I’m sorry to give you basically a disappointing book review, but hey, man, that’s what I signed up for! Gotta give you the truth! Nonetheless, I’m currently reading a crime novel about the serial killer Carl Panzram, so when I’m finished with that I’ll be sure to let you guys know what I think of it.

If you have read this book or know of any other theories or stories and want to share them, please leave a comment or shoot me an e-mail at rachel@booksandcleverness.com.

Until next time!

Rachel

Top Five Love Stories (In The Past Twenty Years)

Ta-Da! I’m back!

I haven’t really able to write recently for a myriad of reasons, but mostly the past couple months have just been hard. I don’t want to lie to you guys and tell you that life is great 100% of the time, because that’s not how life works. BUT life is filled with little bits of extreme happiness and love. And fortunately I have love from my family and my significant other to help me through.

It’s exactly that love that I want to discuss today, because on Monday the 16th it will be mine and my boyfriend’s anniversary (whoopie!!! part-ayyy!) and I’m psyched! I love our anniversaries, it reminds me of when my life really began to feel complete (okay okay, I’m sorry I’m sappy!)

Nonetheless, the past couple days I felt an overwhelming feeling of love not only from my boyfriend but from my family as well. And because of that, I began thinking about the books that I’ve read that have stuck with me as great love stories, or stories of triumph in situations because love was prevalent. Some of my favorite love stories actually don’t have that much romantic, intimate love in them. But I remember the following books as incredibly well written and often struck me as the best love stories of all time. Or at least of the past 20 years.

These aren’t necessarily in any particular order, and this is just my opinion – but let’s be honest, my opinion is always right. So here we go:

1.  Memoirs of a Geisha – Arthur Golden

This is a book that I love. I just absolutely adore this book. In no way is it a traditional love story, in no way is it a happy story – but it’s the story of a girl with a dream so big and a heart filled with so much love for one person that she is willing to do anything to make it a reality. Now I know that doesn’t sound very romantic, but had you been thrust into a Geisha lifestyle at the age of  nine-years-old and sold for your beauty, you would probably think this story was the most romantic thing you’d ever heard.

2.  The Fault In Our Stars – John Green

This is an easy one, but I would be remiss if I didn’t add it to my list. This novel, with its beautiful writing and striking humor coupled with an incredibly believable and heartbreaking story, has made me cry more than any other novel I have ever read. And this is coming from a girl who has dealt with the deaths of Dobby, Fred Weasley and Remus Lupin all in one book (madness!!!!) But nonetheless, Green writes a novel from the point of view of a girl dying of a disease. Going to support groups for it, she winds up meeting a boy who also has a disease, but not one he’s dying from. The plot thickens from there, but this book was written with grace, amazing humor, and such unpredictability that I was on the edge of my seat (crying) the entire time.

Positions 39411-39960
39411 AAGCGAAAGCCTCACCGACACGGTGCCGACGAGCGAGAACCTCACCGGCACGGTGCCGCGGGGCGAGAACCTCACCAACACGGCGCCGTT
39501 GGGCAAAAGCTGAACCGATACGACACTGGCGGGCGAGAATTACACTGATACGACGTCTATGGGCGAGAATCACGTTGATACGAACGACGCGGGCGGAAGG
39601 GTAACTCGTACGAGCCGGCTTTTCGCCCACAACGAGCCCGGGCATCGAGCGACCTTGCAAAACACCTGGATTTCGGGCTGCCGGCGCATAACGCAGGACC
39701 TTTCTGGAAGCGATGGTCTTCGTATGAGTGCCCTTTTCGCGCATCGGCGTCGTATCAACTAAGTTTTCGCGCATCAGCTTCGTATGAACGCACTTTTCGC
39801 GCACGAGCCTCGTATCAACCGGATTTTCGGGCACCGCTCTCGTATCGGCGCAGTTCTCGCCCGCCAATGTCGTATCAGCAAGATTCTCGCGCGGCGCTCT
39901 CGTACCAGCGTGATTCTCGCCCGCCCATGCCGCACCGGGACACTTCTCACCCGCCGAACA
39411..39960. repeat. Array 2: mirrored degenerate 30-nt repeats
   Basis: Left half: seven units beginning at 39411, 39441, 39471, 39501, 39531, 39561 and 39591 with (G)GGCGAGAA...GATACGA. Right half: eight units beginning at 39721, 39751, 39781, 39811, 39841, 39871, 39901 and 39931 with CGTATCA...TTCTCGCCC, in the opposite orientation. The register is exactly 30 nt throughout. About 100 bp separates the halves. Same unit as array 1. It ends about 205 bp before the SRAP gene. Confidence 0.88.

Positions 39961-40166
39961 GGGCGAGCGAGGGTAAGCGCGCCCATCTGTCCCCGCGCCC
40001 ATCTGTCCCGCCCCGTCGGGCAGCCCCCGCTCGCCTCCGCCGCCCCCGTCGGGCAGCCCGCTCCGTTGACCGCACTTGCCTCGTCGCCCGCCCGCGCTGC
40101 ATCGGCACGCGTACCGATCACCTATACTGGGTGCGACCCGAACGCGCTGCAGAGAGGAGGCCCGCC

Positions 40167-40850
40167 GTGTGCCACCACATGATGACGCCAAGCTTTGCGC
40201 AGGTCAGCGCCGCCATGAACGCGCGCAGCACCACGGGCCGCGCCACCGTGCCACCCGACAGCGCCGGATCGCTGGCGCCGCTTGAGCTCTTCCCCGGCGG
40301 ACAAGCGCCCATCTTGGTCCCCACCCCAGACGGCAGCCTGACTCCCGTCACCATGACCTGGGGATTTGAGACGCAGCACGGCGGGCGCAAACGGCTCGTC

3. Eat, Pray, Love – Elizabeth Gilbert

Alright, this one I’m honestly a little embarrassed to put on the list, but I cried so much during this book that I had to put it on here. This book, while a love story, is a true story about a woman finding herself and loving who she is. It’s a struggle between living a life she was just comfortable in and a life that has purpose. In this case, her life of purpose includes meditation, lots of pasta and a man she fell in love with. This one struck me as less of a book about the love between two people but rather a book about the love of oneself. The idea that you can live your life, and you can do it your way. The idea of looking at your body in a mirror and saying, “hey, if someone doesn’t like it, then they don’t need to see it. And also, screw them!” and I really like that.

4. All of the Harry Potter Books – JK Rowling

I really don’t need to go into detail on this one, because anyone who has read the books will understand why this is on my list. Despite the romantic relationship stories in this series, the most prevalent, and most important relationship is the friendship and kinship between Harry, Hermione, and Ron/The rest of the Weasleys. If I go into too much detail I’ll start crying over here, so instead I’ll just leave it at this: the HP books have given me a lesson in all the different types of love someone is capable of having. From the smallest bit of kindness to a huge show of affection: love is everywhere.

5. The Valley of Amazement – Amy Tan

My girl! Amy Tan is the shit. I’m in love with all of the books she’s every written, and honestly I wanted to put this book and The Bonesetter’s Daughter on this list, but TBD was less about love and more about over coming obstacles (also I didn’t want to overcrowd you with Amy Tan – but please read that book because it’s fantastic!) Anyway, this novel is incredible. It’s about a woman’s journey as half-Chinese, half-American living in China as a courtesan. Honestly this book has a similar feel that Memoirs of a Geisha has but without the feeling of the main character being a slave and unable to do anything about her own life. This book has so many different moving parts to it, but the thing you need to know is that when this book had loving moments in it, it had heart warming, heart breaking, all consuming, vulnerable, tears rolling down your eyes moments. Read this!

So that’s the last of it. I’m sure if I wracked my brain a little more I’d be able to give you some other books, but for now here are the top five books that center around love that are my personal favorites.

If you have other books that you think ought to be on the list, let me know in the comments or e-mail me at rachel@booksandcleverness.com

The next time you hear from me will be after my anniversary, which means that the next time you hear from me I will have gained twenty pounds from all the pasta I’m going to eat at our favorite Italian restaurant. YESSS! Ciao!

Rachel